Editor's note: Two more articles from the authors will appear in the next issue of the journal. They will be concerned with abdominal measurements and femur length.
Charts of fetal size: 2. Head measurements*
Article first published online: 19 AUG 2005
BJOG: An International Journal of Obstetrics & Gynaecology
Volume 101, Issue 1, pages 35–43, January 1994
How to Cite
Chitty, L. S., Altman, D. G., Henderson, A. and Campbell, S. (1994), Charts of fetal size: 2. Head measurements. BJOG: An International Journal of Obstetrics & Gynaecology, 101: 35–43. doi: 10.1111/j.1471-0528.1994.tb13007.x
- Issue published online: 19 AUG 2005
- Article first published online: 19 AUG 2005
- Received 9 July 1993; Accepted 8 September 1993
Objective To construct new size charts for fetal head circumference, biparietal diameter and other head dimensions.
Design A prospective, cross sectional study.
Setting The routine ultrasound department of a London teaching hospital.
Subjects The fetuses of 663 women seen in the routine antenatal booking clinic whose ultrasound and menstrual dates agreed within 10 days.
Methods Fetuses were scanned once only for the purpose of the study at gestations between 12 and 42 weeks, when up to 20 dimensions were measured. For each measurement separate regression models were fitted to estimate the mean and standard deviation at each gestational age. Centiles were derived by combining these two regression models, assuming that the measurements have a normal distribution at each gestational age.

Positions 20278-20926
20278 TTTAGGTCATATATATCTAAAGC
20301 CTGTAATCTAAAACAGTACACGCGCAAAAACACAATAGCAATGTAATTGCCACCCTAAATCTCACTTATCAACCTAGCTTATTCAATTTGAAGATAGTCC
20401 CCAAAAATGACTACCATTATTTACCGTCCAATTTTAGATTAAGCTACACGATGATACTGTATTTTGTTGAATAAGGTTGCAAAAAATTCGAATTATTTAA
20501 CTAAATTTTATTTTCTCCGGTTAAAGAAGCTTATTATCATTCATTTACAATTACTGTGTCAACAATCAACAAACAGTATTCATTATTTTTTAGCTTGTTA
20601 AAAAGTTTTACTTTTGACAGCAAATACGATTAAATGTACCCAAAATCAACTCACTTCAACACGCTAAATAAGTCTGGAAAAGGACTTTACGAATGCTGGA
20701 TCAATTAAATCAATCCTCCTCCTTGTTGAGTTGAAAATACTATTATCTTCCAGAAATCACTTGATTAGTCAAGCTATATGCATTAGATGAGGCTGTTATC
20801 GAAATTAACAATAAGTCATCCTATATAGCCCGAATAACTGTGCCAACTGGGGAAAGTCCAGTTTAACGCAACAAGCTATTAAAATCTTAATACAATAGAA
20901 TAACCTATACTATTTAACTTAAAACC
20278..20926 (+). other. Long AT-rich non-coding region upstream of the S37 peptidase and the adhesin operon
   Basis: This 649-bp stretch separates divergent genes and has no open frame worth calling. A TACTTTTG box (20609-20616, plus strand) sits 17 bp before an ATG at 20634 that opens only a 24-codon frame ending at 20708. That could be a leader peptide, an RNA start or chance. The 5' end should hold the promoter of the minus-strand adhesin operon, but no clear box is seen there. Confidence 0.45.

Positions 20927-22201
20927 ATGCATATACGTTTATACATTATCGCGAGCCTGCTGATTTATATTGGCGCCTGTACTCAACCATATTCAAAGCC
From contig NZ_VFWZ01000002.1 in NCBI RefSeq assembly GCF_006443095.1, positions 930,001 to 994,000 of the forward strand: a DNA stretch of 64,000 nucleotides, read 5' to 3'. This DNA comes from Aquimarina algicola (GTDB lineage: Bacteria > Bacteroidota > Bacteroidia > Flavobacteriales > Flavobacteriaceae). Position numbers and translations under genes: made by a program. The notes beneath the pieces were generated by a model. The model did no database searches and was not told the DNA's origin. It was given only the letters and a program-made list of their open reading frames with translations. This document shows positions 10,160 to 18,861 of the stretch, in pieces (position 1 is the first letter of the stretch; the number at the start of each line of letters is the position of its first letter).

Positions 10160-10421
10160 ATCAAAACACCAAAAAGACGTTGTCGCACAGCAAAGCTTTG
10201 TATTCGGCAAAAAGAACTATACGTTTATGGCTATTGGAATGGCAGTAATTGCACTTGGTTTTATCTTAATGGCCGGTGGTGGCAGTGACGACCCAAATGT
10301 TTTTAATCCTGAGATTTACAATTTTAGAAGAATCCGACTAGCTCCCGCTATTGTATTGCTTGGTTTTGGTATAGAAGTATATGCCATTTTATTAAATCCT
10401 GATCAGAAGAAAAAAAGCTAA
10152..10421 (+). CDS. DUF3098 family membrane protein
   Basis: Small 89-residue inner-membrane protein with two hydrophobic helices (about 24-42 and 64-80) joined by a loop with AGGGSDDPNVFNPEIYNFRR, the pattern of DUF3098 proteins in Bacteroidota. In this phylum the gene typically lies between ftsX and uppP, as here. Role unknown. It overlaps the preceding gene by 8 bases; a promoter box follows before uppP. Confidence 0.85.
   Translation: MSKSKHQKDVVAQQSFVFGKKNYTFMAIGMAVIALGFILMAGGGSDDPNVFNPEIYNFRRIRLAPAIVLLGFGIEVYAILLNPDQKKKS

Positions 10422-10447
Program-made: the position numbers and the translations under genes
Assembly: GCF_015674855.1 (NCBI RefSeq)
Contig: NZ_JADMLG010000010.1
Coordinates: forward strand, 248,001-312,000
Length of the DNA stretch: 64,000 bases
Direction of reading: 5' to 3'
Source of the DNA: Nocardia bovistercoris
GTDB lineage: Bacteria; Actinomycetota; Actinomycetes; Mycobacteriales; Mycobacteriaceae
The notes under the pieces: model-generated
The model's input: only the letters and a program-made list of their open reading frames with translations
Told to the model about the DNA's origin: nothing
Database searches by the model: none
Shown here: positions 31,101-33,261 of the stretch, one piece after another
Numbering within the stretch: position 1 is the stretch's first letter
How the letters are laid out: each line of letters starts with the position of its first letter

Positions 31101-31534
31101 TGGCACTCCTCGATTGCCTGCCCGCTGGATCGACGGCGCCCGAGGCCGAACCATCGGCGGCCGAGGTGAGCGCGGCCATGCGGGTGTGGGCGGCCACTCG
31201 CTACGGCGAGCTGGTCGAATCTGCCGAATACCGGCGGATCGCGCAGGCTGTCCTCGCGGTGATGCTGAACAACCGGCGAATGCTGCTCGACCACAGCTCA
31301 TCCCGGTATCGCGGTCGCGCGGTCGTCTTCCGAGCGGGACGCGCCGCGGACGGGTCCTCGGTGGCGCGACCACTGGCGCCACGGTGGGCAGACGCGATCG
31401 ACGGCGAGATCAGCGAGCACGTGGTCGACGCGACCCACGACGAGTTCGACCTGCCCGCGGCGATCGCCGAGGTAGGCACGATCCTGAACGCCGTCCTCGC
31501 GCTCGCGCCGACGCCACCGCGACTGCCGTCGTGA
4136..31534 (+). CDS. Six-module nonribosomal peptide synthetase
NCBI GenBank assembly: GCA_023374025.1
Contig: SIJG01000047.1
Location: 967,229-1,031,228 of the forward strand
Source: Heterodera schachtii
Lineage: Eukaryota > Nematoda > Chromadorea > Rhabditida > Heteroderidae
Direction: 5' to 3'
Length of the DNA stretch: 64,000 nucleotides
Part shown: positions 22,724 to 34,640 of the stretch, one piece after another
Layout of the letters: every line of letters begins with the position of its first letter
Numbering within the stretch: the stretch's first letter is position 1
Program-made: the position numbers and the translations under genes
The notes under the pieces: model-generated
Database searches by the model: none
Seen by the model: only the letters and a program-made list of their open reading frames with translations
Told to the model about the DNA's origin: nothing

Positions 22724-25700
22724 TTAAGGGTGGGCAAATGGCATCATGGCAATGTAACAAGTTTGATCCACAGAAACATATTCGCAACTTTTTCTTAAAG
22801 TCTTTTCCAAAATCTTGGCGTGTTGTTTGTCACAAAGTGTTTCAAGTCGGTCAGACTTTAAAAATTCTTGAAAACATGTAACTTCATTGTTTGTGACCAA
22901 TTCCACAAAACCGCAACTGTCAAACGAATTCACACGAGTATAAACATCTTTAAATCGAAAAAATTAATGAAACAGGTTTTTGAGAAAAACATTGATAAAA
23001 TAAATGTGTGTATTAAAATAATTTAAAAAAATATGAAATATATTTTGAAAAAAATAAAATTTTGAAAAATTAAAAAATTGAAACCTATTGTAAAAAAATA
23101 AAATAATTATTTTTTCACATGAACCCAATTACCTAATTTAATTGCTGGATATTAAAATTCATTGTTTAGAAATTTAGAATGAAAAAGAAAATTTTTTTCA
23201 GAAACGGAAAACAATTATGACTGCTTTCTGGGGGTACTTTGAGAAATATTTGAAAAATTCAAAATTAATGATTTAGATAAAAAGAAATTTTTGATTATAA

Results A total of 594 fetuses had their biparietal diameter measured and their head circumference measured directly. Both head diameters were recorded for 587 fetuses and the circumference was also derived from these, as was the cephalic area. New charts are presented for biparietal diameter (both outer–outer and outer–inner), head circumference (directly measured and derived from diameters). The directly measured head circumferences were consistently (by about 1%) greater than those derived from measurement of the head diameters. The new charts are compared with previously published charts that are in wide use. Charts for occipitofrontal diameter, cephalic index and cephalic area are also presented.
Conclusions We have constructed new size charts for the fetal biparietal diameter and for head circumference, both measured directly and derived from head diameters. We have demonstrated the difference between the size charts constructed from these two sets of values and hence the importance of using the appropriately derived chart when assessing the head circumference. The differences between the new charts for biparietal diameter and head circumference and previous ones may be largely due to methodological differences.